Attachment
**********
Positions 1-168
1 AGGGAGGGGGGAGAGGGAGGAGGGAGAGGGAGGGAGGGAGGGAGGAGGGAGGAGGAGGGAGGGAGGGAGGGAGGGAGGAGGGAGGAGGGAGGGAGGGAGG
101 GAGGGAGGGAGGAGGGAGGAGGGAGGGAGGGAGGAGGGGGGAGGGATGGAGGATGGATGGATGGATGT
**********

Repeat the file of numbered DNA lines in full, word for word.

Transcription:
Positions 1-168
1 AGGGAGGGGGGAGAGGGAGGAGGGAGAGGGAGGGAGGGAGGGAGGAGGGAGGAGGAGGGAGGGAGGGAGGGAGGGAGGAGGGAGGAGGGAGGGAGGGAGG
101 GAGGGAGGGAGGAGGGAGGAGGGAGGGAGGGAGGAGGGGGGAGGGATGGAGGATGGATGGATGGATGT